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Showing posts from May, 2011

on Glory

John 17:1-5 We are people who crave glory. It is very hard to define glory. But if it is hard to define, we have an intuitive understanding of what it is. We can glimpse it and we want it. It is about having your name in lights. It is about receiving honour and recognition and praise and worship and adulation – all rolled into one. We love it when others recognise us – when they recognise our value, our uniqueness, our achievement, our success, our victory. We love it when we are lifted up and honoured. It is why people dedicate hours of their life to training. So, for instance, swimmers will spend 6 or more hours each day in the pool. Why? For the possibility of the glory of winning. It is why we put ourselves forward for competitions or auditions: so that we might get the chance to shine and to be recognised. It is also why 22 million of us will watch something like the final of the X factor: the glory for the winner at the end. And the thing that makes us really sad, is that we

The Fountain of Living Water

Jeremiah 2:1-13 Over the next few weeks we will be looking at the book of Jeremiah in the Bible Jeremiah lived about 600 years before Jesus. If you remember, ancient Israel at the time had been divided into two. In the North was Israel and in the South was Judah. The North, Israel, had been crushed. The Assyrians had come, conquered them   and taken many of their people into exile. So all that was left was the small community in the South, Judah, with its capital Jerusalem. Jeremiah was the son of a priest, but more importantly, he was a prophet. That is, he spoke the word of God. He speaks God’s word for about 40 years, during one of the most dramatic times in Judah’s history. Jeremiah sees a religious revival. They’re looking through the temple and they discover, in one of the old chests, the first five books of the Bible. They read them to King Josiah. He realises that the people have forgotten God and are doing things that they should not do. So he brings in big reforms. But

On Women Bishops and the Bible

In June, our Diocesan synod will be discussing the issue of whether we should have women bishops. At some point in the near future General Synod (the national body of the Church of England) will be making a decision.  For today’s society, the debate seems archaic. Women hold positions of the highest authority in all areas of our society. So why is it still an issue for the church? As Christians we are called not to simply follow society, but to be people under authority. We do not do something simply because everybody else is doing it, or even because it seems the right thing to do. Of course those are really important factors, but when we call Jesus ‘Lord’ we place ourselves under his authority, and under the authority of his Word. We need to work out what the teaching of the Bible is on the issue of women exercising, in human terms, the highest authority in the church. There are many who argue that the Bible teaches clearly that headship should be male. Adam was created before Eve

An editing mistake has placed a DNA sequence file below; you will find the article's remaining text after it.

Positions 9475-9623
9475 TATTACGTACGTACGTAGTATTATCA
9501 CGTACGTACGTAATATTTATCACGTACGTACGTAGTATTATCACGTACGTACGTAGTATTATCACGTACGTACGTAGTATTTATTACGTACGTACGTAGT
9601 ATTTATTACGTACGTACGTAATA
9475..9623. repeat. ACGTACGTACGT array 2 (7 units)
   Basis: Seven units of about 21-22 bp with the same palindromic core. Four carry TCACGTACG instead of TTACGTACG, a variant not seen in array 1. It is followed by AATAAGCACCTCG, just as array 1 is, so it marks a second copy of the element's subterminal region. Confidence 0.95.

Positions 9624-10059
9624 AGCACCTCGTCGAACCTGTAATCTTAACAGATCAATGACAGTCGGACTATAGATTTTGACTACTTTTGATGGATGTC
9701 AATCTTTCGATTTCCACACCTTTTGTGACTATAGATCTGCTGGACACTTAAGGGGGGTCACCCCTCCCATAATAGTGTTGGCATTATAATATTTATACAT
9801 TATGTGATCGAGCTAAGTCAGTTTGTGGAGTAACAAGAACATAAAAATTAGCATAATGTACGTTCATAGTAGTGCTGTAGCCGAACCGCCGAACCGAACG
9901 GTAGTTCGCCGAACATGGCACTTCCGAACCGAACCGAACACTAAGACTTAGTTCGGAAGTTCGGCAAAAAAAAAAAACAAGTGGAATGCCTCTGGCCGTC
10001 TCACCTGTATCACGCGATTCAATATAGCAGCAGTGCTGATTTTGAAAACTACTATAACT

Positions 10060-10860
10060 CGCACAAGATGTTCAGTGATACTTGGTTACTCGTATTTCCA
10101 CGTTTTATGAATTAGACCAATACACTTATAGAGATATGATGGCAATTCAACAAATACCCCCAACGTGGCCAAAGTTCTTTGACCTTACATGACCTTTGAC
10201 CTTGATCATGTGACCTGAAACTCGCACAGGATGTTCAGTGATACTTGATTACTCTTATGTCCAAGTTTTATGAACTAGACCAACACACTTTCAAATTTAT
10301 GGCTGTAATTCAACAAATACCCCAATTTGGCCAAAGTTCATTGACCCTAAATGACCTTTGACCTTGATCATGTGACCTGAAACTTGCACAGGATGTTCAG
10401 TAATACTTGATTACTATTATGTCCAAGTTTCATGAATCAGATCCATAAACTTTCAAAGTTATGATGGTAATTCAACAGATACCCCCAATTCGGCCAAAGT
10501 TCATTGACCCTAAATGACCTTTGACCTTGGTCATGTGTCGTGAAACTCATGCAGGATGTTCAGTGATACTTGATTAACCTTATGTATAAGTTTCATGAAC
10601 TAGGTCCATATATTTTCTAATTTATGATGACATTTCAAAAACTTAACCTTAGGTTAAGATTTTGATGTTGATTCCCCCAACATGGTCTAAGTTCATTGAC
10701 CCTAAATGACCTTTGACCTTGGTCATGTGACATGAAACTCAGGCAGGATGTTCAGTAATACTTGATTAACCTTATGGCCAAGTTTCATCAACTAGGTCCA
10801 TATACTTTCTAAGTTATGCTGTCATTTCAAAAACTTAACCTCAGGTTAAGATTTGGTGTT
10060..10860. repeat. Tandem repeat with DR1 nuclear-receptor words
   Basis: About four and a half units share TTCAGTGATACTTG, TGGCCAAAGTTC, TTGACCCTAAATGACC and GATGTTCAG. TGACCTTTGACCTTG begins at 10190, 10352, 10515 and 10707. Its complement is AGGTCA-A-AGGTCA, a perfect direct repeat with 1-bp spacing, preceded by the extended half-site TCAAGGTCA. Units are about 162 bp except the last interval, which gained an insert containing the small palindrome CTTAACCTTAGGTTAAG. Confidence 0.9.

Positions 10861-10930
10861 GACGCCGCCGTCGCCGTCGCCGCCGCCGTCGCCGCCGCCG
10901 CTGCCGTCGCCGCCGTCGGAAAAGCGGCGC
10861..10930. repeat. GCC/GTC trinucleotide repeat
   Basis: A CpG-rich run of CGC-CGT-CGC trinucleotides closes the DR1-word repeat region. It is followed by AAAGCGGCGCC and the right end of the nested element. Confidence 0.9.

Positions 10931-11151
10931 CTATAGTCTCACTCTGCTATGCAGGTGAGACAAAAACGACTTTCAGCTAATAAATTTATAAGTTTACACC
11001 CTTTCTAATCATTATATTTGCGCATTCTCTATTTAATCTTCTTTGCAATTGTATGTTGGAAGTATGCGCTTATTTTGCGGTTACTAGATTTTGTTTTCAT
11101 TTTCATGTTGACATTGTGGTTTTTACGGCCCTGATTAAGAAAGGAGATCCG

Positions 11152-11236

Believing without seeing

John 20:29 I would like to talk this evening about the last beatitude: in many ways it is the great beatitude. The beatitudes are those words that Jesus speaks when he calls certain people blessed: the poor in spirit, those who hunger for righteousness, the peace makers, those who are persecuted for the sake of Christ. You can find them in Matthew 5 . But this beatitude is different. Jesus says to Thomas: “You have believed because you have seen. Blessed are those who have not seen and yet believed.” I guess that in the early church one of the divisions might have been between those who had seen the risen Jesus and those who had not. You can imagine in the very early church - in Jerusalem - people telling stories about Jesus. ‘Do you remember when he ..’ And for those who had not been there, you could have felt a bit left out. The others were there. They were the special ones. I wonder if we have ever thought: “If only I had been there. If I could get in my tardis

On infant baptism

Children are a gift from God. And as always with God’s gifts to us, they are completely and totally undeserved.  And you have been given the astonishing gift of Benjamin, and the immense privilege and joy of loving him for God, and of bringing him up for God. Our greatest desire for our children is to see them grow, be happy, be secure, flourish and to be fulfilled, to bring blessing to others, to be part of the family of God and to love God. And in baptism you are placing Benjamin full square in the family of God. I know that those of us here differ in our views about infant baptism.  The belief and the practice of the Church of England is in line with that of the historic church, but also – at the time of the Reformation – of Calvin and the other so-called ‘magisterial reformers’ (which is also the stance taken in the Westminster confession).  They affirmed, on the basis of their covenantal theology (which sees baptism as a new covenant version of circumcision), of Mark 1